Baratza’s Vario-W: Top-Of-The-Line Coffee Grinding


We enjoy making great coffee at home. Not everyone does- plenty of folks are fine with their freeze dried, pre-ground, bitter brew. There isn't really an excuse anymore- most every corner on the planet has been touched by the rise of the coffee house and decent java is now pretty universal. This article, and the lovely piece of gear we've got on-hand today, are meant for the connoisseurs, the serious caffeine addicts, those who aren't using a drip or perk pot and instead swear by Chemex or cold brew or possibly French press. That's because we're working with the smartest, fastest, sexiest coffee grinder that we've seen- but it's also the cost of at least one of our writer's first car.

The Baratza Vario-W professional-grade grinder is the second model from the company that we've tried out. The sibling model, the Virtuoso, still gets heavy use in our kitchen. And we still love the look and feel, which is fairly similar- solid matte plastic feeder and hopper, black and metal colors. As you'd expect, this is a burr grinder (much better than a blade grinder), and they aren't just any burrs, either. These are German-made ceramic burrs, separated from the motor to avoid heating, and grind between 1.6 and 2.2 grams per second with consistent results in a broad range (230 microns to 1150 microns). There are about 230 grind settings, allowing you to dial in the precise measurements you want- this is overkill, of course, but you can't help but appreciate the sheer level of adjustability.

Now, we didn't get our calipers and measure. We did try a range of sizes, and a variety of beans as well- some roasts are dryer than others, some can even be a bit sticky, and we wanted to see how the Vario-W would handle them. With a few bags of freshly roasted coffee from companies like The Roasting Plant and Think Coffee in Manhattan (both of whom we highly recommend), we ran several pounds of coffee through. And what we found was great news for semi-pros out there who have been looking for the holy grail of burr grinders- this is commercial quality at a fair price, and can handle even fine espresso with aplomb, and the results were perfectly even and precise at every step we tried.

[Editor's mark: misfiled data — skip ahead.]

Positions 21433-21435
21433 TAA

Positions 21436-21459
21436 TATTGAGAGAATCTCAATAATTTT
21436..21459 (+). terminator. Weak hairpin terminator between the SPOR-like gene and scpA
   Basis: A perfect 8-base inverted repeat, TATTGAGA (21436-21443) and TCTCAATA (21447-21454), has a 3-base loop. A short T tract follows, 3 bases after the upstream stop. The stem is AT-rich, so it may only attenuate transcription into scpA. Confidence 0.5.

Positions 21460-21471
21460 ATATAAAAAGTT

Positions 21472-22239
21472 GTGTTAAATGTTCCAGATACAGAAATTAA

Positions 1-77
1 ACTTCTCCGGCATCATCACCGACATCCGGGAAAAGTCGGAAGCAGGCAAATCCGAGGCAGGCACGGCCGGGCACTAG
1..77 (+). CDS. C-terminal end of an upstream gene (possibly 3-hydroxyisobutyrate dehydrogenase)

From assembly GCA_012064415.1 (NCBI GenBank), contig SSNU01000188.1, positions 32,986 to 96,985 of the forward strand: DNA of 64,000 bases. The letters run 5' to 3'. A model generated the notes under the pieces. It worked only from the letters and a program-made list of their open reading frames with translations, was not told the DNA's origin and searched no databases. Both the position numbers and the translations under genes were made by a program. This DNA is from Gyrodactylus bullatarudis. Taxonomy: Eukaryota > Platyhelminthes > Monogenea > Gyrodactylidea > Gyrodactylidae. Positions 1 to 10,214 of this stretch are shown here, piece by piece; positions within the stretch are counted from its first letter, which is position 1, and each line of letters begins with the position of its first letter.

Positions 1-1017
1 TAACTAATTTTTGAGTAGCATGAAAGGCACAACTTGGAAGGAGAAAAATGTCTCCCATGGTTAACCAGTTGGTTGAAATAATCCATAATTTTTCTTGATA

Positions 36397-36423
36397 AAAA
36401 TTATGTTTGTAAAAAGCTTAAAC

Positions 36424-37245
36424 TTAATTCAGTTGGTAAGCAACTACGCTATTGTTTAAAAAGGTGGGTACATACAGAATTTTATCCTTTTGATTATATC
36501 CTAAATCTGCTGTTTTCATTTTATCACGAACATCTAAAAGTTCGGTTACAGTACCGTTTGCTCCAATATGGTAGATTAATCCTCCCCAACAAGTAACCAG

Cleaning still isn't easy, but it's no worse than any other grinder, and at least everything is durable. The burrs are fairly hard to remove, though we managed with some effort. The footprint is small, considering the power of the grinder- it's fairly tall, but not very wide, so works well even in a small kitchen where countertop space is at a premium. A good burr grinder is not going to be whisper-quiet, and this one will probably not surprise- it's not loud, but definitely runs at a volume that's likely to wake up someone in the next room. The LCD screen and front panel would probably confuse a first-time user, since the controls are divided into macro and micro adjustments and there are buttons for weight. Which is the other nifty things about this one that adds to the "cool factor" but also to the price- the built-in scale that is accurate to .1 grams.

The idea is sound: you simply enter a desired weight instead of turning a knob and guessing on an approximate of time to grind, which often results in wasted grounds or needing to fiddle with the timer repeatedly. In practice, it does take some getting used to, but for those looking for precision and consistency, this is definitely the grinder of your dreams. Settings are saved, so you can figure out your precise amount of grounds, at the exact desired size, and then hit a button. The Baratza Vario-W runs about $550, and is available widely online and in stores now. We wish the grounds wouldn't stick to the hopper, but we're happy to end randomly guessing at our morning brew and run some repeatable experiments.

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